8,000,000,000 Cousins

I wrote a couple of weeks ago about what I call, “Prayer Points.” Each day of the week, I make a “point” of spending some of my prayer time on a particular issue– one day a week, I focus on the community; another day on global issues like poverty, war, and the environment. The other day, I was focused on “family and friends,” when I realized something, or rather, remembered something. I began by focusing on immediate family– my husband, our kids and grandkids. Then I spread the focus a little wider–our moms, siblings, and their families. Then aunts, uncles, and cousins…and their families! Pretty soon, I was thinking about second cousins and third cousins– the ones I see at family reunions, or catch up with on Facebook every once in awhile.

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And that got me thinking about my family tree. I research and work on genealogy for my family. My family tree stretches back several generations, and “branches” out several times over. There are nearly 28,000 names in my family tree, and I’ve only scratched the surface! My family tree is a tiny drop in the world population of nearly 8,000,000,000 people (7.96 billion as of this month, and growing). But it represents an incredible mix of people. Some of my family are of European origin; some are Native American; some are of African descent, or Asian. Many of us are a mixture of races, ethnicities, and native languages. Some of us are rich; some are barely getting by. Some of us are tall; others are short. Some are healthy; others have health or developmental issues. But we are all family.

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And, by extension, we are ALL family– all nearly 8 billion of us! We are all God’s children, and when we pray for “family and friends,” we can include anyone! That’s a mind-blowing thought, and I was really excited to be reminded of the fact. But it’s also a sobering thought. I certainly don’t know all of the living people I’ve included in my family tree– most of the information has come from public records and other family’s research, rather than personal knowledge. No one can possibly know 7.96 billion people– we’re lucky if we can remember the names and faces of more than 5 thousand in a lifetime. We could not possibly pray for them all.

But far more sobering is the thought that there are people I do know for whom I might not WANT to pray– people who have hurt me, or people I have judged unworthy of my time or effort. Yet are they not also “my family?” What difference does it make in the way I pray when I remember that I have, not 50 cousins, or 500 or even 5,000 cousins, but almost 8 billion? That the next person I meet on the street or at the post office, or at church–she or he is not just my neighbor, or my friend (or enemy), but my cousin? Shouldn’t I consider how I can pray for them– even a quick prayer? Shouldn’t I listen better, look closer, and seek out opportunities to show love for another of God’s children?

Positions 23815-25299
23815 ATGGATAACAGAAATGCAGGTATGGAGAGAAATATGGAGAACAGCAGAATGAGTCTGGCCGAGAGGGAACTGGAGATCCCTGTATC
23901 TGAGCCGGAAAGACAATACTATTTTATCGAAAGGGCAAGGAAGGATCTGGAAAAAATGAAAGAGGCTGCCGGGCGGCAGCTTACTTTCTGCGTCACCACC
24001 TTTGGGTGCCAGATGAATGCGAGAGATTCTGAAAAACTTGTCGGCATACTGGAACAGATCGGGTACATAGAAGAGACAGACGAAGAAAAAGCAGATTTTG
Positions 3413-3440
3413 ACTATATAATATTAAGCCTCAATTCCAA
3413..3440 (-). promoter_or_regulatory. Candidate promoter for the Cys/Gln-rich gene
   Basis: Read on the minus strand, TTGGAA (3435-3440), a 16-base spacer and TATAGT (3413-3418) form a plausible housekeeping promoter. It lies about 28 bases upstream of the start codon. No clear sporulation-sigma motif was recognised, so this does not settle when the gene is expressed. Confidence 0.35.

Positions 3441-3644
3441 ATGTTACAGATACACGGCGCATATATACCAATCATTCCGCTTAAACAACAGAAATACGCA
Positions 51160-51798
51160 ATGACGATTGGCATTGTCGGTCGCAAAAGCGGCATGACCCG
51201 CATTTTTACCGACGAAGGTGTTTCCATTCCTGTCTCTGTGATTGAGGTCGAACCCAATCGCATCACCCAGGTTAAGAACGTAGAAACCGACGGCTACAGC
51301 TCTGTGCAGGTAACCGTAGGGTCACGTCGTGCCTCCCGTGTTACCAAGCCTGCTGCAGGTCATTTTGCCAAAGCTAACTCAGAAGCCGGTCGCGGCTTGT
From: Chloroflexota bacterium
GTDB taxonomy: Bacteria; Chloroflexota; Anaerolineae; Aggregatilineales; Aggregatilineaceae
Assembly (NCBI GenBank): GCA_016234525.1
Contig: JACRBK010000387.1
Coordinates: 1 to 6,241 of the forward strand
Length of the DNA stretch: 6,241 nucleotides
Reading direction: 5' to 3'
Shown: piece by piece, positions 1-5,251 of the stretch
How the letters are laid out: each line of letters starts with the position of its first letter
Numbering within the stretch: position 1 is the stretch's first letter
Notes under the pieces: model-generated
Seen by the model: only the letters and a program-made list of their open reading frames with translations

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It’s easy to speak in “relative” terms, but it can be a challenge to really live as “family.” Praying– sincerely and thankfully–for others can be a start.

Beyond Words

The world is filled with language–there are well over 5,000 recognized languages and dialects around the globe.  And within each language are thousands upon thousands of words– nouns and verb forms and adjectives; names and even grunts and sighs and “clicks” that vary from language group to language group.

In spite of this, we often find ourselves “speechless”– unable to find a word or sound that adequately communicates our thoughts or feelings in the moment.  We stammer or sigh, gesture, or scream– but the words either don’t come or they don’t exist.

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God knows and understands our innermost heart– with or without words.  The Apostle Paul refers to this in Romans, chapter 8, when he talks about the Spirit interceding for us with groans that words cannot express (v. 26).  And it’s not always groaning– sometimes there are no words for our joy– only dancing or tears of gladness.  Sometimes, there are wails and cries that come straight from our broken hearts.  Sometimes, our excited thoughts come so fast that we cannot form words and sounds to keep up.

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Prayer isn’t always about words– carefully drafted lists of requests or thank-you’s for our blessings–sometimes prayer is a spontaneous gush of sound or movement; sometimes, it is an intense stillness and profound silence, such that your heartbeat is deafening and the very air sings in your ears.  Sometimes, it is the eruption of pain and guilt, regret and despair–the sound of your soul being pulled up through your throat and ripped almost in two.  And sometimes, miraculously, it is the overwhelming presence of God in all of his Holiness, Splendor, and Might that defies any human utterance, but draws out pure praise, unfiltered by language!

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